Parents, who’s got your kids’ student data?

Schools collect a whole lot of information about their students: demographics, grades, test scores, special education status, discipline information, medical information, and lots, lots more.

What’s their privacy policy?

Ask.

Seriously. Because they’re not going to tell you, unless you ask, that they can and do disclose personally identifiable information to the private sector.

I covered the “can” in another post, What are our students’ privacy rights, really? The short version is that recent changes to the federal privacy law (FERPA) allow schools to disclose personally identifiable information to “school officials” without parental consent, with “school officials” being defined to include people in the private sector.

Here is the “and yes, they do” bit. And yes, they do, without even telling you. If you are a parent with a child at any of these schools, your child’s data has been released to the Community Center for Education Results. It’s for a research study aimed at increasing the number of kids ready for college in South Seattle and districts farther south in King County. 

Schools whose data was released:

  • Aki Kurose Middle School
    Arbor Heights Elementary School
    Beacon Hill International School
    Brighton Elementary School
    Cleveland High School
    Concord Elementary School
    Dearborn Park Elementary School
    Denny Middle School
    Dunlap Elementary School
    Emerson Elementary School
    Franklin High School
    Garfield High School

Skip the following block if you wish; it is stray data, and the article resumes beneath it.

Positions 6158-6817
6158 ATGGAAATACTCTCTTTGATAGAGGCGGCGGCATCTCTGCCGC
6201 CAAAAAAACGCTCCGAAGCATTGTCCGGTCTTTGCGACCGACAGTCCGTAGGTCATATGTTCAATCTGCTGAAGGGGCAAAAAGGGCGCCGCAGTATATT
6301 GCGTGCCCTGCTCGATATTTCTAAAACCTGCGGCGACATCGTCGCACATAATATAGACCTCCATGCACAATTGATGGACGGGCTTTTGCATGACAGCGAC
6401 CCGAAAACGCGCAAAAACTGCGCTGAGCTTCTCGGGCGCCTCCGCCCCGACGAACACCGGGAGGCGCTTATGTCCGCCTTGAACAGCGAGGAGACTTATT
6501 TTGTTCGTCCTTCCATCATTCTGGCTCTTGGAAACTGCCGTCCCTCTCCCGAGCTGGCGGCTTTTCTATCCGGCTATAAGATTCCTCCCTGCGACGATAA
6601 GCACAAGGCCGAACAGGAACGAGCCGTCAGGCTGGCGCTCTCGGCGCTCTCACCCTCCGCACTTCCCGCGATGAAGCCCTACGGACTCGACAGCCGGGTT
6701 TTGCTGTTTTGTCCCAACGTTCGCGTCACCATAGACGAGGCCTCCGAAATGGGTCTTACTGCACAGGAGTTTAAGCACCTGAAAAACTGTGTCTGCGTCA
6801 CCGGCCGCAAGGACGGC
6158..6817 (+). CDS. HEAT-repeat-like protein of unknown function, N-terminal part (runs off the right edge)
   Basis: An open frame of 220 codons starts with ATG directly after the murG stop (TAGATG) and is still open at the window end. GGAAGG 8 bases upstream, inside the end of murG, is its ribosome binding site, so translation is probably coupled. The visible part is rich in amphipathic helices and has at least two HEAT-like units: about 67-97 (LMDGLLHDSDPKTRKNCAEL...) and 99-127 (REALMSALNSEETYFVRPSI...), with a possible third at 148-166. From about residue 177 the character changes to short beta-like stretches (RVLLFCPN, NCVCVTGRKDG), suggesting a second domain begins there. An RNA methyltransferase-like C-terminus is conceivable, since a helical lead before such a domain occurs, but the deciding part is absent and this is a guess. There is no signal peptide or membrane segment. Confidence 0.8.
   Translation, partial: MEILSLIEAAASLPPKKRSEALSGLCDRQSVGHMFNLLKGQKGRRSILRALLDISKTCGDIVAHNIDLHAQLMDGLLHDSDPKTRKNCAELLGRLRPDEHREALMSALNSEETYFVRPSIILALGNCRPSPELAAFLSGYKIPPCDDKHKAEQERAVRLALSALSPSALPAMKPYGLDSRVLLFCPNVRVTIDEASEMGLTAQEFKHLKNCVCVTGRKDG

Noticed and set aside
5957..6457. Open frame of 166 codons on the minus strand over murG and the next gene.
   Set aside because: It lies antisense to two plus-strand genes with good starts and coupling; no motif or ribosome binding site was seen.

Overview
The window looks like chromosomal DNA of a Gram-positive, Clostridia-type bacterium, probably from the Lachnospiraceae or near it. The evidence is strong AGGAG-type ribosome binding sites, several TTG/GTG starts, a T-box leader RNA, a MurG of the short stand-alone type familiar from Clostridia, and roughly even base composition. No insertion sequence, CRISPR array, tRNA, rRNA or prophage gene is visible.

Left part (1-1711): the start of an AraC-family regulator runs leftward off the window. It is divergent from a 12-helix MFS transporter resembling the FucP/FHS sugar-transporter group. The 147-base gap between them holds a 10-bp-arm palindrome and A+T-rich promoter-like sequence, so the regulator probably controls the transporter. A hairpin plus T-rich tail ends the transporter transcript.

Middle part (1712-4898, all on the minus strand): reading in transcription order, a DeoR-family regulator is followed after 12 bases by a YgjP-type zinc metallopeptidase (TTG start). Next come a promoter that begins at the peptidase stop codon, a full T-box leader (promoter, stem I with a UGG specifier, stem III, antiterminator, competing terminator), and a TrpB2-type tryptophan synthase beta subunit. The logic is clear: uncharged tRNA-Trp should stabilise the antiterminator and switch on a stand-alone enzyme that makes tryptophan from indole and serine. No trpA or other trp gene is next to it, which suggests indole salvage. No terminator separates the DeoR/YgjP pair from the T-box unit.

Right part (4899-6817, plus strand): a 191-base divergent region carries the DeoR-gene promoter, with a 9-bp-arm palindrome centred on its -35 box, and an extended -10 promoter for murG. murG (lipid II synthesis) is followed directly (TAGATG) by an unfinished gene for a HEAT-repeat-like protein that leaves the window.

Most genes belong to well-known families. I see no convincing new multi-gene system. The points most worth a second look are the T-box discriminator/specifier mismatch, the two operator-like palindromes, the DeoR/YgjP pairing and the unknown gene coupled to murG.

Gatewood Elementary School
    Gatzert Elementary School
    Graham Hill Elementary School
    Hawthorne Elementary School
    Highland Park Elementary School
    John Muir Elementary School
    Kimball Elementary School
    Leschi Elementary School
    Madrona
    Maple Elementary School
    Mercer Middle School
    Orca @ Whitworth
    Rainier Beach High School
    Roxhill Elementary School
    Sanislo Elementary School
    Sealth High School
    Secondary Bilingual Orientation Center
    South Lake High School
    South Shore K-8 School
    Thurgood Marshall Elementary
    Van Asselt Elementary School
    Washington Middle School
    West Seattle Elementary School
    Wing Luke Elementary School

And here is a link to the authorization form signed by a previous interim superintendent, Susan Enfield, in October of 2011. It authorizes the state Office of Superintendent of Public Instruction (OSPI) to release data from the 2009-2010 school year through the 2011-12 school year such as: